|Rocky Mountain (56th Annual) and Cordilleran (100th Annual) Joint Meeting (May 3–5, 2004)|
|Paper No. 6-8|
|Presentation Time: 11:20 AM-11:40 AM|
LATE PERMIAN DOUBLE MASS EXTINCTION AND DOUBLE FELSIC VOLCANISM: G-L AND P-T BOUNDARY RECORD IN NORTHERN SICHUAN, SOUTH CHINA
ISOZAKI, Yukio1, YAO, Jianxin2, SHIMIZU, Noriei1, and JI, Zhansheng2, (1) Univ Tokyo, 3-8-1 Komaba, Meguro, Tokyo, 153-8902, Japan, firstname.lastname@example.org, (2) Institute of Geology, Chinese Academy of Geol Sciences, 26 Baiwanzhuang, Beijing, 100037, China|
Detailed stratigraphic analysis on the fossiliferous Middle-Upper Permian and Lower Triassic sequence at Chaotian in Sichuan, South China, identified two remarkable mass extinction horizons; i.e., the Guadalupian-Lopingian (G-L) and the Lopingian-Griesbachian (Permo-Triassic; P-T) boundaries. Across the G-L and P-T boundaries, biodiversity declined sharply in fusulinid, rugose coral, brachiopod, ammonite, conodont, and radiolaria. Both boundaries are characterized by two significant biohorizons, i.e., a major extinction level of pre-existing fauna (event horizon) and the first appearance datum (FAD) of younger fauna. The event horizons of both boundaries are intimately associated with peculiar fine-grained tuff beds with euhedral quartz, plagioclase, apatite, and zircon that suggest air-borne ash origin from felsic (rhyo-dacitic) source. At the G-L boundary, 2 m thick acidic tuff bed occurs, while 12 thin (several centimeter thick for each) tuff beds across the P-T boundary. These suggest that the Late Permian biosphere may have been perturbed twice by severe volcanism of felsic (non-basaltic) nature. Good regional correlation of the G-L and P-T boundary tuff beds among many sections in South China, and partly in Japan, strongly suggests a possible cause-effect relationship between the large-scale felsic thus explosive volcanism and mass extinction at the two boundaries. The apparently coeval Siberian and Emeishan trap volcanism of basaltic nature were often nominated for cause of these extinction events, however, direct link between these basaltic volcanisms and extinctions has not yet been fully documented.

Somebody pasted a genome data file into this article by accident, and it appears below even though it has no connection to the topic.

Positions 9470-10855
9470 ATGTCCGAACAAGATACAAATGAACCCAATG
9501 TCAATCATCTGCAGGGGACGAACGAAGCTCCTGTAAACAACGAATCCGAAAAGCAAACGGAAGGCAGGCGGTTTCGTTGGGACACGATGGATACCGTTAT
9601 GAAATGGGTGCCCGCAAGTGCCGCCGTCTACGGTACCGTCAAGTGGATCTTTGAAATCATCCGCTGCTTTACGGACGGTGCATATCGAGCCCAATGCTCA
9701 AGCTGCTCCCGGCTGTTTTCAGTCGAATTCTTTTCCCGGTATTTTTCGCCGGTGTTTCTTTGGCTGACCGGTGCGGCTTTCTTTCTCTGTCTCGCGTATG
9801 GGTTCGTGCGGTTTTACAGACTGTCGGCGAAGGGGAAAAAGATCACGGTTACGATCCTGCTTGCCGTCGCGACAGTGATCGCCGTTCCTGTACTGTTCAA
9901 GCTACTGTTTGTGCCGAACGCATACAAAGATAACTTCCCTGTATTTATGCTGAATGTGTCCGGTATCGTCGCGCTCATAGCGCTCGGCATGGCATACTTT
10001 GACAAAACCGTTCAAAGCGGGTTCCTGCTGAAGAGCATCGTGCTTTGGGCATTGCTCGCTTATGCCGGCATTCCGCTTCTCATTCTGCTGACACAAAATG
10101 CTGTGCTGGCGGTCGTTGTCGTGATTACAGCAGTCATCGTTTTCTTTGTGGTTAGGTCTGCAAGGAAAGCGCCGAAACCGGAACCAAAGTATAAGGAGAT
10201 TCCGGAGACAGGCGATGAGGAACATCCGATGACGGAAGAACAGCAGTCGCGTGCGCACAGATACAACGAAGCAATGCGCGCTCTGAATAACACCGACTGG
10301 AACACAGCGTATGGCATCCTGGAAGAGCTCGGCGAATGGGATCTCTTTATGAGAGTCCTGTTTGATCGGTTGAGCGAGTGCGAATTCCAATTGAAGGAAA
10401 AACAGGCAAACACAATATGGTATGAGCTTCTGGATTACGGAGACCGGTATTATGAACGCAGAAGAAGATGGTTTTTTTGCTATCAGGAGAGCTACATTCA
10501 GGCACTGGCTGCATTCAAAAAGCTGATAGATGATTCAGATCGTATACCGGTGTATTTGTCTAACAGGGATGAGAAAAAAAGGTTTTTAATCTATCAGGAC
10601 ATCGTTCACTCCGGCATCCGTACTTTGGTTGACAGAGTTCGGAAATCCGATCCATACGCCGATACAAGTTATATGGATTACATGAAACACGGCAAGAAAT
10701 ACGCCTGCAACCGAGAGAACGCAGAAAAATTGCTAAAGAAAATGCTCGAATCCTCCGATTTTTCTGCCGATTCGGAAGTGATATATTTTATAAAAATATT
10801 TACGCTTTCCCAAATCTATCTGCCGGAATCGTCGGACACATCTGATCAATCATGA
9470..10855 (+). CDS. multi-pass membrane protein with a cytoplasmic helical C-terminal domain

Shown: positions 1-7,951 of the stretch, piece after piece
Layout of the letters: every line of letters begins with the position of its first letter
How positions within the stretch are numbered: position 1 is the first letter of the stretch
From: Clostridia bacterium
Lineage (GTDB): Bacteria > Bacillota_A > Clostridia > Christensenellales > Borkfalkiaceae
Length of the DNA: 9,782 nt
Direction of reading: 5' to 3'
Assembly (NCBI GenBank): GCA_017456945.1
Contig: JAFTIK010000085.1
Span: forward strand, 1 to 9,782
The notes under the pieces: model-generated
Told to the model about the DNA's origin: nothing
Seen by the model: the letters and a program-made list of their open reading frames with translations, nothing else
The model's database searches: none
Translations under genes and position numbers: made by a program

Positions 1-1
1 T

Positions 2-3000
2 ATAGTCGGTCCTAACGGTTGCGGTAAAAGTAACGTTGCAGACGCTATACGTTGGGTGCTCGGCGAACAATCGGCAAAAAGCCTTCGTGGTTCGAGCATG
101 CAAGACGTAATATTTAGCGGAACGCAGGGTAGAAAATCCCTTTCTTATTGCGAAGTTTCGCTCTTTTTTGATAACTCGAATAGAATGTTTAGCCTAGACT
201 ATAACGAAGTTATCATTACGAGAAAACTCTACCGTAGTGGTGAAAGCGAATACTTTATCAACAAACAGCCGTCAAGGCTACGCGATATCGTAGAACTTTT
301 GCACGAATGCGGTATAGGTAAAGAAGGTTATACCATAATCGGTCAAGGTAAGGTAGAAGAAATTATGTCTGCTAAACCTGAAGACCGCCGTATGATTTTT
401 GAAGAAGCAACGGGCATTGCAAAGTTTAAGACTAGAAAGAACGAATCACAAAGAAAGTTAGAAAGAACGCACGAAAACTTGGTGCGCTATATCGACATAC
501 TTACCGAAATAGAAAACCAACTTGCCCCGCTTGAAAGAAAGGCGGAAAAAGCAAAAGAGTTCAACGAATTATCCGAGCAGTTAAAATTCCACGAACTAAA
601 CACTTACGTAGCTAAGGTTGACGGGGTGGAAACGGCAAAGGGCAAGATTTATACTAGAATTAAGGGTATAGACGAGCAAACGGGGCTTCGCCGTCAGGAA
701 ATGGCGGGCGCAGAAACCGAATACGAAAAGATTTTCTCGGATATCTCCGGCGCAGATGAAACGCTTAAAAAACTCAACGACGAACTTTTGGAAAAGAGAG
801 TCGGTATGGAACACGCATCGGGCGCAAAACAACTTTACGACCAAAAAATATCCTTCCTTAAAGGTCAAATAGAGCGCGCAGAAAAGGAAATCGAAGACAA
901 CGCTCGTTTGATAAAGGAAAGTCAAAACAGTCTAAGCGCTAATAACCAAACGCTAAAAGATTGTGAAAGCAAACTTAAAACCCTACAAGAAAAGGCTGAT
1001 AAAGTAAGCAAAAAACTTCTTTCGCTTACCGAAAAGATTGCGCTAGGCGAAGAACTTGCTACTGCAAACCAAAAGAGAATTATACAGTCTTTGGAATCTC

Rocky Mountain (56th Annual) and Cordilleran (100th Annual) Joint Meeting (May 3–5, 2004)
|Session No. 6|
Upper Paleozoic Biostratigraphy of the Western U.S
Boise Centre on the Grove: Cottonwood
8:40 AM-12:00 PM, Monday, May 3, 2004
Geological Society of America Abstracts with Programs, Vol. 36, No. 4, p. 19
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